‘You have heard that it was said, “You shall love your neighbour and hate your enemy.” But I say to you, Love your enemies and pray for those who persecute you, so that you may be children of your Father in heaven; for he makes his sun rise on the evil and on the good, and sends rain on the righteous and on the unrighteous. For if you love those who love you, what reward do you have? Do not even the tax-collectors do the same? And if you greet only your brothers and sisters, what more are you doing than others? Do not even the Gentiles do the same? Be perfect, therefore, as your heavenly Father is perfect.(Matthew 5:43-48)
I want to say a word or two about the idea of compassion today, particularly in light of the concepts of fairness and consequences, both of which I’ve talked about recently. As Christians, even as good people, without a religious preference, we do good in the world. We try to love our neighbors and treat others kindly. If we have done our job well, then we will even be open to there love in return. Gloriously, our love is often reflected back at us. Those to whom we have been kind reciprocate. Love, after all, if it is true love, is constructive – it grows and expands. I learned that early in life and have found it a most important lesson.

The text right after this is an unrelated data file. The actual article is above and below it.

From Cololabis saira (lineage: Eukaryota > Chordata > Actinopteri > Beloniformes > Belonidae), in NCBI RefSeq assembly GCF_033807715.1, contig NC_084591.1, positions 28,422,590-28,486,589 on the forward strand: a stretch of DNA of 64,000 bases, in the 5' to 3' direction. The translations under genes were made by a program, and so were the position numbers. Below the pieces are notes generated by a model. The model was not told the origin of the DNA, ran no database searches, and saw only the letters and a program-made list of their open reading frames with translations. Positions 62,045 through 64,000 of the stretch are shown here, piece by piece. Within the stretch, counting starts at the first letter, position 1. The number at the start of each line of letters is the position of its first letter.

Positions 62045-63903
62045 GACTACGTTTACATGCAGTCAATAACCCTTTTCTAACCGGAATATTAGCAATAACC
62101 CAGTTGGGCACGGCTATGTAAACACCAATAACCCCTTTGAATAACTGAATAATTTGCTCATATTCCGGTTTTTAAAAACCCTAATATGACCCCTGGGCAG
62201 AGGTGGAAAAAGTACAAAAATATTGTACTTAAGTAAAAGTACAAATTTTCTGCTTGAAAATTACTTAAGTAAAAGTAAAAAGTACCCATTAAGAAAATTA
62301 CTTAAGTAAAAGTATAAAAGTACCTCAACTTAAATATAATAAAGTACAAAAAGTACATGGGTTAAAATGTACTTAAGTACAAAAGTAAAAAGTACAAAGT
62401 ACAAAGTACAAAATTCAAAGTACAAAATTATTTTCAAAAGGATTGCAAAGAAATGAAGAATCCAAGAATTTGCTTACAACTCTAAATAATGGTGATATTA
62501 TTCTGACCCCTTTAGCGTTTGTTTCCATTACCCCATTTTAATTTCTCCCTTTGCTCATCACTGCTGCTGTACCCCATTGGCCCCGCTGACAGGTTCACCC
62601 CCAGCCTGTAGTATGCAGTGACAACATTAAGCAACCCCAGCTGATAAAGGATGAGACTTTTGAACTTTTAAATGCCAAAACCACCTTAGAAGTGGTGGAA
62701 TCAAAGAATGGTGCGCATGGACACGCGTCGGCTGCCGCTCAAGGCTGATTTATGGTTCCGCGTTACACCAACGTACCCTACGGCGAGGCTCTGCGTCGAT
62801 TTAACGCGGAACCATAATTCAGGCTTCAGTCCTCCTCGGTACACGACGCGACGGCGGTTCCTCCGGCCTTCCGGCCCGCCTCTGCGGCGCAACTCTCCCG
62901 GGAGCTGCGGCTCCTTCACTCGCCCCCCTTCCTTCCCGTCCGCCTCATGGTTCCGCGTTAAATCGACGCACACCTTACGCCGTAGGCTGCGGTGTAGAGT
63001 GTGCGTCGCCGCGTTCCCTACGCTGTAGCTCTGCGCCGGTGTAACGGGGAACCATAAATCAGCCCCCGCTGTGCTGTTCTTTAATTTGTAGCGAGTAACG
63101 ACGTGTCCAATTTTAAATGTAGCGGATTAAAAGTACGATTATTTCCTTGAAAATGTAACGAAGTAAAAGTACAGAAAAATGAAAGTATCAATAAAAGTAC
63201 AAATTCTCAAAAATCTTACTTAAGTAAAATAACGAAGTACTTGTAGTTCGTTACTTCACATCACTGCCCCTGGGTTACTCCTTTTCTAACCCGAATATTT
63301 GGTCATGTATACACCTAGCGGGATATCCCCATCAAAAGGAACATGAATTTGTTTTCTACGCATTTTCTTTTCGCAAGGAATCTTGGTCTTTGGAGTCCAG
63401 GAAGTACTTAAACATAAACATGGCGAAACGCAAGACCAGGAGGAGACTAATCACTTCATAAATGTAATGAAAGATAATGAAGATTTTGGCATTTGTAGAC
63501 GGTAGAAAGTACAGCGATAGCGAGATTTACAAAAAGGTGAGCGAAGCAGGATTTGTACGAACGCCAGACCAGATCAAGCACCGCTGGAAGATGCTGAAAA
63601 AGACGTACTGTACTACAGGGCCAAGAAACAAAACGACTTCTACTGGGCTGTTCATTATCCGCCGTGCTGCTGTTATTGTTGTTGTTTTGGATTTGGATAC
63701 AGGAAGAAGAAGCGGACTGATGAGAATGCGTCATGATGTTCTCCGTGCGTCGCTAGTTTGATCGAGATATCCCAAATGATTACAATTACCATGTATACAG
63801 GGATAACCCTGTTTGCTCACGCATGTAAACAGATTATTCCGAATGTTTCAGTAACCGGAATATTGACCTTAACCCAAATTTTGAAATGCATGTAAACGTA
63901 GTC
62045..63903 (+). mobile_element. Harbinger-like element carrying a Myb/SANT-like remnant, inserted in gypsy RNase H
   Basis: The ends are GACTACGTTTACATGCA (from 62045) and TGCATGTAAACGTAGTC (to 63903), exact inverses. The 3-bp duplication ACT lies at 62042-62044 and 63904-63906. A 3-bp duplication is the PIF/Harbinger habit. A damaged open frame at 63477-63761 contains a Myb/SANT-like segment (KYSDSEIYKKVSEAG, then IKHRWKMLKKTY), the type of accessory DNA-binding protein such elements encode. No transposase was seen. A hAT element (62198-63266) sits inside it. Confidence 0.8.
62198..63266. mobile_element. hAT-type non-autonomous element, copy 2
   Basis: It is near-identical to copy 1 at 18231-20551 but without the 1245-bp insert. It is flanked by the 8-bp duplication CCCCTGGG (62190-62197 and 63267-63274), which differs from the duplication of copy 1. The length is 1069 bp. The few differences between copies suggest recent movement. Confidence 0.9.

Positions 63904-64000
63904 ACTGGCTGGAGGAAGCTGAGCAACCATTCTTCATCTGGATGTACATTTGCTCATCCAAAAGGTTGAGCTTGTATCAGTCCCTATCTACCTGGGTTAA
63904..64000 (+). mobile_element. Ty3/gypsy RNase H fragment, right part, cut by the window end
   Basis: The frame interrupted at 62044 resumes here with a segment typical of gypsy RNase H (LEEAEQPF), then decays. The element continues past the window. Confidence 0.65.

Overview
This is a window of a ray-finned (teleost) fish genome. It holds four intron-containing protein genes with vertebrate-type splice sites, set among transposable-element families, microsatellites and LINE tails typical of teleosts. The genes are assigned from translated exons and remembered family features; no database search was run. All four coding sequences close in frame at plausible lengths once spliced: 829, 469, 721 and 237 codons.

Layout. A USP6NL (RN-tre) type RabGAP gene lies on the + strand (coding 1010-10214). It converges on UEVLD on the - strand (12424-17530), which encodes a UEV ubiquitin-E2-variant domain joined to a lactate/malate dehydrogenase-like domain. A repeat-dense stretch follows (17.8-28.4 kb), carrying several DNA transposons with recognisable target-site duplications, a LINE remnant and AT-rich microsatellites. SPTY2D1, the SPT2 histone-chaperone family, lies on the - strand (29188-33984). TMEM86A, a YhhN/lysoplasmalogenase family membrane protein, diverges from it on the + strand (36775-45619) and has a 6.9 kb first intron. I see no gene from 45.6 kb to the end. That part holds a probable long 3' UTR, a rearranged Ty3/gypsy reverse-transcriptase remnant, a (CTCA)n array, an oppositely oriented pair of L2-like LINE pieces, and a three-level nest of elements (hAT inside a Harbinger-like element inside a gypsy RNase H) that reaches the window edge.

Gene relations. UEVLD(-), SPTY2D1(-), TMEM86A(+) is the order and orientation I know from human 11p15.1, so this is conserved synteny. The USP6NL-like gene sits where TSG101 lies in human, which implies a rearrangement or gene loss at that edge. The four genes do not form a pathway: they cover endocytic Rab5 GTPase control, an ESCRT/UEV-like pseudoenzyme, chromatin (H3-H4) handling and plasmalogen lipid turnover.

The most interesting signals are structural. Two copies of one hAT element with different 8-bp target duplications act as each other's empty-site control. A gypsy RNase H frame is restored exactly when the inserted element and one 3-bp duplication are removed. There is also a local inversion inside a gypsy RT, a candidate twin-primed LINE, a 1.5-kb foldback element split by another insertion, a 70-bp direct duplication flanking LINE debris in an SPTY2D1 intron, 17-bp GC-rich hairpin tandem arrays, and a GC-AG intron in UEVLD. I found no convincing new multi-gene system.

Love blossoms and flourishes. Love expands beyond boundaries. Love returns more to the lover than she expended.
Except when it doesn’t. Sometimes, those we love do not show us love in return, those we care for do not get better, and those we forgive do not repent. This is the way of the world. Perhaps the hurt that caused a person’s isolation, fear, anger, or craziness cannot be overcome by our love – at least not right away. Perhaps they wish to refuse love or grace or peace. Perhaps it takes time to heal. Often the consequences are too hard to overcome and love does not flourish and grow.